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In cold conditions your body will naturally place an emphasis on keeping your core warm. After all, you need the brain, spinal cord, heart, lungs and liver to live. To accomplish this, the blood vessels in the hands and feet are closed off to direct blood flow to the more vital organs. This makes your extremities particularly sensitive, and in need of extra attention to compensate for the body’s natural function.
Many see gloves only as protection against the cold but not even in warmer conditions are your hands safe. As the first point of contact with your surroundings they often have to deal with heat and sharp objects.
Leather gloves tolerate heat well, thus protecting your hands.
If you are familiar with Scandinavian outdoor clothing, the concept of layering won’t be new to you. The same principle is just as applicable, and important, when it comes to your hands.
Using a liner glove in cold conditions will help wick moisture away from contact with your skin as well as create another protective layer of air around your hand. The liner should stay on when you perform tasks that require fine motor skills, since your hands will cool down quickly when in contact with cold objects.
The glove you will use a majority of the time is the base glove. The task of this glove is to protect from the elements, whether that is wind, moisture, heat, or sharp objects. Do your best to get used to working with this glove on for as much of the time as possible, even when it comes to fine motor skills. It might not always be the easiest task, but your hands will thank you for it.
Having a removable liner in this glove offers several advantages. For one, the glove becomes more adaptable. You can simply remove the liner to make the glove lighter during higher intensity activity or warmer conditions. Another benefit is that a removable liner is easier to dry. A good way to do this, provided that the conditions are dry, is to remove the liner and attach it to your backpack while you are walking. Most of the Hestra liners will have loops that accommodate this. Lastly, the way a glove is most often worn is from the inside. Having a liner that can be replaced means that you can easily add years of life to your glove.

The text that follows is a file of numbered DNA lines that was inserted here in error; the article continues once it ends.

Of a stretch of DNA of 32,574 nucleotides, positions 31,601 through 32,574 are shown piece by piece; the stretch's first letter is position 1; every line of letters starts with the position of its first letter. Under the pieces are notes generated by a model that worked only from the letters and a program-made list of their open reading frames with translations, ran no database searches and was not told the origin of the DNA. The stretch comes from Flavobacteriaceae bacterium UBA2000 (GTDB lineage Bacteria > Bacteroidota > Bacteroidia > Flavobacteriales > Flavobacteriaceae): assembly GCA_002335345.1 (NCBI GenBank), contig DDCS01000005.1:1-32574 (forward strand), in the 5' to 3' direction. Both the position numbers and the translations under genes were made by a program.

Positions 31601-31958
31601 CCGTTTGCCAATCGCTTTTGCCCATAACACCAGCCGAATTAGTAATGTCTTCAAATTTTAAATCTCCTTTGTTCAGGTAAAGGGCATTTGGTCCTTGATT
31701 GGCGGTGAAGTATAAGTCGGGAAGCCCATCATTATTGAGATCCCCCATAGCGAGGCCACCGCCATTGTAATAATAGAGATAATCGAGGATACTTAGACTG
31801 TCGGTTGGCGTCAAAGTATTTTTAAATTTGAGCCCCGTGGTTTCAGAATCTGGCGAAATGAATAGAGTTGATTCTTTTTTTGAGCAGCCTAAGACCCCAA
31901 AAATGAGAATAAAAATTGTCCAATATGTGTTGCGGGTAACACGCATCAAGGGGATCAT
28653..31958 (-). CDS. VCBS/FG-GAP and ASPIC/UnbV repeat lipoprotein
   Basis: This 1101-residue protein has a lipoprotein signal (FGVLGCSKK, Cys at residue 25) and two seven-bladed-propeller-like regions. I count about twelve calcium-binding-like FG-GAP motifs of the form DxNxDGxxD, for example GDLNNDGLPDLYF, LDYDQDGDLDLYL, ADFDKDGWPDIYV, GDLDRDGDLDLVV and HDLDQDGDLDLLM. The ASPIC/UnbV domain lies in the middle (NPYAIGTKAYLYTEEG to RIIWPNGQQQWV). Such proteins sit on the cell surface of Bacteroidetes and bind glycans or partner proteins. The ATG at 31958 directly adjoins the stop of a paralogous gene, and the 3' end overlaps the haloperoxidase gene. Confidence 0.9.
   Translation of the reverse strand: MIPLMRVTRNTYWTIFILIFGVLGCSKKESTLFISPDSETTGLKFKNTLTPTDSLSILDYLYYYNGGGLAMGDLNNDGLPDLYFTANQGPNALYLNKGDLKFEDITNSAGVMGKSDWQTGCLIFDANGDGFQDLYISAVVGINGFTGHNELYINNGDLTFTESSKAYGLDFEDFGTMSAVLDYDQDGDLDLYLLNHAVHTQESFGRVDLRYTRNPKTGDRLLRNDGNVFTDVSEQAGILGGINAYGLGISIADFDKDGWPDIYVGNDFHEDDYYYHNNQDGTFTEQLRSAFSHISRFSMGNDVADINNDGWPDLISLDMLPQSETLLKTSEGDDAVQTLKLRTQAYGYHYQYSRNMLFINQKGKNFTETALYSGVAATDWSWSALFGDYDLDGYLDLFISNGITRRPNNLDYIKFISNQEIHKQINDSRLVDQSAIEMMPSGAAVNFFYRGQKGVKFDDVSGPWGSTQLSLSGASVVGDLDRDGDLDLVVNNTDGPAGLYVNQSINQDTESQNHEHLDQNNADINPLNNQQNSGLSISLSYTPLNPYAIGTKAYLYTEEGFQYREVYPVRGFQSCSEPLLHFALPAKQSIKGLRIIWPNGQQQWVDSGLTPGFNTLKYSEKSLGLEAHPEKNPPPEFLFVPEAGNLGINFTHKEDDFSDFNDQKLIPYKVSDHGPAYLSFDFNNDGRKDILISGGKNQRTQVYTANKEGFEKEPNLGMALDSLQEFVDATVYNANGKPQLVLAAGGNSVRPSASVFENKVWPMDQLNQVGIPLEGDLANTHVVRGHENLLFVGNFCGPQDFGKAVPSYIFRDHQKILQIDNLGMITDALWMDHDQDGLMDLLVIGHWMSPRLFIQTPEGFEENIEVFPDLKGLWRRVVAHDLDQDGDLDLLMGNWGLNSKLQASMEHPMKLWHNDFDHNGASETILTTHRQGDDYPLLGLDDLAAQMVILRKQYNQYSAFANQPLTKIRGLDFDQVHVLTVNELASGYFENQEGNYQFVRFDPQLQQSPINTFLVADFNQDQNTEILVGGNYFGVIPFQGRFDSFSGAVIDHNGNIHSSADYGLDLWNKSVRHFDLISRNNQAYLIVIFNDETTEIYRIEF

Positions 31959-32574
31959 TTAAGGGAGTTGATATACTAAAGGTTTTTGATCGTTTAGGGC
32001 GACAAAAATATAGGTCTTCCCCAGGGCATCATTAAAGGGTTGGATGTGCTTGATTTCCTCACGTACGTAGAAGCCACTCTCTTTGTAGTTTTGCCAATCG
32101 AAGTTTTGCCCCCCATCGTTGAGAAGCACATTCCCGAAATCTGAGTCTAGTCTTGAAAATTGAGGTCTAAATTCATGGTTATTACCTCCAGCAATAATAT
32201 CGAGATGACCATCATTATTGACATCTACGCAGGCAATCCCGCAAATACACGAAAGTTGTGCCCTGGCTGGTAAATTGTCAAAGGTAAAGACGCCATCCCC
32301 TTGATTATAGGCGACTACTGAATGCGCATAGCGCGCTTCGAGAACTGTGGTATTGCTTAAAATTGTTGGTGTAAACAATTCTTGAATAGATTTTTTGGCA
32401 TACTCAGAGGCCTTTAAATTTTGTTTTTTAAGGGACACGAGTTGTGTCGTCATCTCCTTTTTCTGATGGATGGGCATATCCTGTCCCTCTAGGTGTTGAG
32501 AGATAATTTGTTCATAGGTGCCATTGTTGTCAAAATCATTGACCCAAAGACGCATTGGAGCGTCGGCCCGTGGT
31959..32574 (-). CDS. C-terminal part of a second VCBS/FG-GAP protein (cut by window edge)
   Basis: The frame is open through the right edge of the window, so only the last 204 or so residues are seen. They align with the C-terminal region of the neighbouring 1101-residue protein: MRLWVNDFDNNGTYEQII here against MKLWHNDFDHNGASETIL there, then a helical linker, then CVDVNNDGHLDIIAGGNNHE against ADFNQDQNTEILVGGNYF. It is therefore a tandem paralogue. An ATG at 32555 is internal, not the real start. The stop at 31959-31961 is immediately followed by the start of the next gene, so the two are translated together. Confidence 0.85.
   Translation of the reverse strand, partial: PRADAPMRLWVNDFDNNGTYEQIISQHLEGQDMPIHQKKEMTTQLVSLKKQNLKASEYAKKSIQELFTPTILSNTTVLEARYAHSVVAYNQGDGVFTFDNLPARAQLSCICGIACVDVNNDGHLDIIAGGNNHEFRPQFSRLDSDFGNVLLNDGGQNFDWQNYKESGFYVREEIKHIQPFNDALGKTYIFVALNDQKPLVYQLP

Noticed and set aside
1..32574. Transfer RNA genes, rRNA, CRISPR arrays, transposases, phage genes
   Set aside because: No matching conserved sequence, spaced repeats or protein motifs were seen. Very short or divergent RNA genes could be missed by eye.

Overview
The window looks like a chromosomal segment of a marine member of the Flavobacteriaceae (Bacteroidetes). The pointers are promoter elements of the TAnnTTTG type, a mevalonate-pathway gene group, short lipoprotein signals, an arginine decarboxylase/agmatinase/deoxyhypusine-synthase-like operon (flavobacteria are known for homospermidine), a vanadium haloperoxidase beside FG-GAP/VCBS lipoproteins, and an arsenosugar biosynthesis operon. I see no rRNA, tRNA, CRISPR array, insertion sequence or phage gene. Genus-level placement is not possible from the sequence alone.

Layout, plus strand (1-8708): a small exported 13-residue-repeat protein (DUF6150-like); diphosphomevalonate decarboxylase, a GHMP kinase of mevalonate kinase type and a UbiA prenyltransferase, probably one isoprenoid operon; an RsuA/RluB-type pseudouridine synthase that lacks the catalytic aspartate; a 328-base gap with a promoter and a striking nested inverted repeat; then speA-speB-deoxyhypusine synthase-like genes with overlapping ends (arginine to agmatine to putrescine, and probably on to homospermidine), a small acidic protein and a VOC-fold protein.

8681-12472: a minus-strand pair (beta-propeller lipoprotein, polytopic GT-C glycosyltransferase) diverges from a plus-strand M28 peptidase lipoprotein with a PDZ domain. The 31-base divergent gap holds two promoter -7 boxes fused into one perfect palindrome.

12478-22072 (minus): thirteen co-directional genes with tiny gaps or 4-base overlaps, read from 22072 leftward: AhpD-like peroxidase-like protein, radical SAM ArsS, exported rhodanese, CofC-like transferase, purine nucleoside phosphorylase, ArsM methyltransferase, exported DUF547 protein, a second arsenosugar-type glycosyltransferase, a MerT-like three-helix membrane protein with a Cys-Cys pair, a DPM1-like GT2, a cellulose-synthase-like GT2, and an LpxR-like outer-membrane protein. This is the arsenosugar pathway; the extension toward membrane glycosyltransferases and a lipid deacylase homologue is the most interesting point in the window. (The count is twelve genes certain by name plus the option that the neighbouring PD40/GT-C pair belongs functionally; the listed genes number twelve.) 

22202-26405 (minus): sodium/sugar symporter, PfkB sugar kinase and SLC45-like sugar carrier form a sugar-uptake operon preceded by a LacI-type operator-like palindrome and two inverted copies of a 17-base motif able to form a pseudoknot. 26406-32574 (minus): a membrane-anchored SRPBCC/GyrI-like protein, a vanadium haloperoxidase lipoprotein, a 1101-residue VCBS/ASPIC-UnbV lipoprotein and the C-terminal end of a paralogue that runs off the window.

The final layer is mostly used for very cold conditions. The shell glove is an extra reinforcement glove that adds another layer of protection in very wet or cold conditions, or when you will be standing still for long periods of time. To be effective the glove should be worn loose fitting to trap a maximum amount of air inside.
As with all outdoor products – there is no single glove that will be ideal for everything. Thinking about what you will be using the glove for, and in what conditions, is a big part of finding what is right for you. As we are moving into summer, where protection is more important than warmth, you might want to consider selecting a glove that fits tighter, rather than the looser fitting glove that should be worn in colder conditions in order to trap more air inside. The tighter will make fine motor skills easier.
Hestra gloves are made to last. In fact, many claim they improve with age
While having a winter sized glove and summer sized glove means that you might end up with two pairs of gloves instead of one, there’s a silver lining. Leather gloves are, in addition to tolerating heat and cold and being very breathable, very durable. There’s a story that Hestra had to convince Lars Falt, the survival expert that had helped design the glove named after him, to accept a pair of the gloves. As an ex-military, he ideally preferred to look after the equipment he already had. Finally, he was swayed and those are the gloves he still wears today – claiming a good glove, with the proper care, just improves with age.
As you are heading out on your next adventure, hopefully gloves are high on your packlist - no matter the season.
Explore our range of Hestra gloves here!